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Renault Chief Executive Luca De Meo toured a South Korean factory run with China’s Geely Automobile on Tuesday, as he pitched for sweeping restructuring of an alliance that would allow the French automaker to focus on electric cars.

Renault and Nissan said on Monday they were in talks about a reset in their partnership that could include the Japanese automaker investing in a new electric vehicle (EV) venture Renault plans to launch.

Separately, Geely, which owns Volvo Cars and a 9.7% stake in Daimler AG, has been talking to Renault about taking a significant and potentially controlling stake in the combustion-engine business that Renault is also looking to spin off, people with knowledge of those talks said.

In May, the French carmaker sold 34% of its South Korean subsidiary, centred on a factory in Busan, to Geely.

The two carmakers announced plans to develop and build hybrid vehicles there.

De Meo’s visit to South Korea was the first time he has visited the factory since bringing in Geely as a partner, and it comes with Renault facing an initial deadline of early November to report on its progress in launching its EV unit.

De Meo has said Renault needs new partnerships because of the scale of the investment needed to shift toward battery-powered cars and charging.

The Renault CEO was scheduled to speak to reporters in Seoul on Tuesday evening, his first public appearance since news broke of the talks with Nissan.

In exchange for its investment in Renault’s EV unit, Nissan has asked Renault to take steps to sell down its 43% stake in Nissan, people with knowledge of the talks have said.

Nissan pushes partner Renault to sell down stake, may raise funds

Taken together, the two steps would secure investment for Renault’s new EV unit, code-named “Ampere,” and address a long-running source of tension for Nissan under Renault’s control Renault and Nissan declined to comment beyond a statement on Monday saying they were in “trustful discussions” that included a potential Nissan investment in the Renault EV venture and other unspecified “structural improvements” in their tie-up.

Nissan has a 15% stake in Renault, as does the French government, but the Japanese automaker does not have voting rights.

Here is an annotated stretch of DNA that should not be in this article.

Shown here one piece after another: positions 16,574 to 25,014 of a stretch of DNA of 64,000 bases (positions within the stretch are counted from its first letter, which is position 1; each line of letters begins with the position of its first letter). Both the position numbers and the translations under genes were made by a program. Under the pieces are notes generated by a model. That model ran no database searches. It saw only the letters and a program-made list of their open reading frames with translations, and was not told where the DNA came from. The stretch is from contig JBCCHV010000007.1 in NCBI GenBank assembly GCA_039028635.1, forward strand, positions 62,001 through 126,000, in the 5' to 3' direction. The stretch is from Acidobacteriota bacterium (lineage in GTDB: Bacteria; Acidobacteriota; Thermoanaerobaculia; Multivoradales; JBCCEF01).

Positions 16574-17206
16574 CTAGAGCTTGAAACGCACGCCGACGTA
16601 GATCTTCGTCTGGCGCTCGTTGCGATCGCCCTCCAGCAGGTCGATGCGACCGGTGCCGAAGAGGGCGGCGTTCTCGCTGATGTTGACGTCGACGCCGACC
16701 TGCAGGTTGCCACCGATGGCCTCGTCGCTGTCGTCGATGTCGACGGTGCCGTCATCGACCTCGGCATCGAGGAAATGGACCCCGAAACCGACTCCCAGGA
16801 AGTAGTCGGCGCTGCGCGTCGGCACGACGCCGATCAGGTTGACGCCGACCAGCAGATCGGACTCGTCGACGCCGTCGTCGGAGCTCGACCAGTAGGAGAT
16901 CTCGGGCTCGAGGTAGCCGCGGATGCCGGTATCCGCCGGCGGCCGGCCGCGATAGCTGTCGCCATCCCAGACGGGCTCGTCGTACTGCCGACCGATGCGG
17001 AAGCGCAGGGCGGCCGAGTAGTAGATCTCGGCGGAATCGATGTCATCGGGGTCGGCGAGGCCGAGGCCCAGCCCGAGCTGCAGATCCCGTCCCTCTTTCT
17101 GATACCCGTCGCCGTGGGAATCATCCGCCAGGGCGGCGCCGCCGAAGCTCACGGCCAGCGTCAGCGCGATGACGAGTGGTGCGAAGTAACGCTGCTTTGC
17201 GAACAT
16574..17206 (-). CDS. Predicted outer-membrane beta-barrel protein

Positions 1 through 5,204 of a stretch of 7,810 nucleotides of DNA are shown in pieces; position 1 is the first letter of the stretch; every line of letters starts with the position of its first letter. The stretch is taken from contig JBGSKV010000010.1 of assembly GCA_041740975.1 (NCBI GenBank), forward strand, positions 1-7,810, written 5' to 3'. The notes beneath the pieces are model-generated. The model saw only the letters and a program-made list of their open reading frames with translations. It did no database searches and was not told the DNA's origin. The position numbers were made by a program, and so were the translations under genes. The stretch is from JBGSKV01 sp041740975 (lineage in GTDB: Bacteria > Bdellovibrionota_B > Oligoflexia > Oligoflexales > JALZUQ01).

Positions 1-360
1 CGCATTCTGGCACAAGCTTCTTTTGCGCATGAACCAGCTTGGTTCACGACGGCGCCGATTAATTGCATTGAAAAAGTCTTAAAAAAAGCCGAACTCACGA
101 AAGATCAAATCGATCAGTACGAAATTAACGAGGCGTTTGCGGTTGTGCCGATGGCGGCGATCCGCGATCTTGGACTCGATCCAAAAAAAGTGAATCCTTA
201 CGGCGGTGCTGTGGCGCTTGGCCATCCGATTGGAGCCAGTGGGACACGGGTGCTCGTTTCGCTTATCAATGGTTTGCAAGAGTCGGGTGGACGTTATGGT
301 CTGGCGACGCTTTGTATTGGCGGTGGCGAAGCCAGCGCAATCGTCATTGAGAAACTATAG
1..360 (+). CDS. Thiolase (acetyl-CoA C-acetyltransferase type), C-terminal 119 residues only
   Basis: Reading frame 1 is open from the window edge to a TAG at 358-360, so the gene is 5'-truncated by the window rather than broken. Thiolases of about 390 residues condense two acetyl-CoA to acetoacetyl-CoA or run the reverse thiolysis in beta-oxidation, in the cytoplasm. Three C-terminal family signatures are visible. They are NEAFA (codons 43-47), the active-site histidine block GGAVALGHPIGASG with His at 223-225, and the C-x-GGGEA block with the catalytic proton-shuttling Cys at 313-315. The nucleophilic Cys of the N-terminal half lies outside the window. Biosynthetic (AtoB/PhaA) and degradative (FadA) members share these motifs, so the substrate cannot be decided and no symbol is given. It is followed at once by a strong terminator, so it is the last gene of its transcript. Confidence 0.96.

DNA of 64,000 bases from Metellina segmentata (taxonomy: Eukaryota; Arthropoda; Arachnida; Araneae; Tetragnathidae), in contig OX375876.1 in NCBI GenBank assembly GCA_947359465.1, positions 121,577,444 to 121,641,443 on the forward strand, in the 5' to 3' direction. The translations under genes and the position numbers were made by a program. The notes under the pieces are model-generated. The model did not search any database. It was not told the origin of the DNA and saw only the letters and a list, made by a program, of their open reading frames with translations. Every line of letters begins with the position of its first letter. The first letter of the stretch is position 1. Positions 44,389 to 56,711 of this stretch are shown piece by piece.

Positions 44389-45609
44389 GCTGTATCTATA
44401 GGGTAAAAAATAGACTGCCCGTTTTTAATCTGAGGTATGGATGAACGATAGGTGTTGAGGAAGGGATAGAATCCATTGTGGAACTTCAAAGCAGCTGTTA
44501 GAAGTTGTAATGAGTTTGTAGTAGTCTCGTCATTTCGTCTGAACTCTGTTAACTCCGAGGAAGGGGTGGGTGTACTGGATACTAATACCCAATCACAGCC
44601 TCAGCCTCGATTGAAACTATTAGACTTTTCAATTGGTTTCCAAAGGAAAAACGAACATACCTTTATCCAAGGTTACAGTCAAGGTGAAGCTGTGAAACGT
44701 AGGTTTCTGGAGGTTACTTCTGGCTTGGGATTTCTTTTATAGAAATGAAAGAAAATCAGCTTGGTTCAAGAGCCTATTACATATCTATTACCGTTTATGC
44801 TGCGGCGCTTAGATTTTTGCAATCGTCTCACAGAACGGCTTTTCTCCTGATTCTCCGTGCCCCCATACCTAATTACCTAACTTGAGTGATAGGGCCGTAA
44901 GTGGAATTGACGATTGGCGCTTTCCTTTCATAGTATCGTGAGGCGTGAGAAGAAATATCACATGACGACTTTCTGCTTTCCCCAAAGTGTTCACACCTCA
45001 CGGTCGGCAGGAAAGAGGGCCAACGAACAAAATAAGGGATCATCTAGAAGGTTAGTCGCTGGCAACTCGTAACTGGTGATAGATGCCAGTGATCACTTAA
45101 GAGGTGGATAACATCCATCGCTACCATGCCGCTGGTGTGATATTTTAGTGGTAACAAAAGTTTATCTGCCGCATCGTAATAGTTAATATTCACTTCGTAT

The French dominance of the alliance has long been a point of contention for Nissan, which wants Renault to cut its stake to 15% to draw level with its own holding in Renault, a person with knowledge of the discussions told Reuters. Nissan would also have to sign off on the plan for Geely to take a large stake in Renault’s gas-engine business, code-named “Horse.”

Volvo and Geely created a joint-venture under the name Aurobay to shift their own combustion-engine business into a new stand-alone business.

Nissan has not offered that approval, one person with knowledge of the talks said. De Meo was in Japan over the weekend for a round of talks with Nissan CEO Makoto Uchida, the first time the two had met since discussions on the deal began, people with knowledge of the talks said. Mitsubishi Motors, also a partner in the alliance, is also moving toward taking a single-digit percentage stake in Renault’s EV unit, people with knowledge of that element of the talks said.

Negotiations on the terms of a deal are continuing on a working-level although it remains unclear if an agreement - which would require board approval by all the parties - can be reached by early November, when Renault is scheduled to give an update on its new EV unit.

Other automakers, including General Motors, have faced investor calls to split their more highly valued EV assets into a separate company but have concluded they needed the revenue from existing models to make the transition to an all-electric future.

Shares in Nissan were down 2.25% in late afternoon trade on Tuesday.

Renault closed up 2.4% on Monday.

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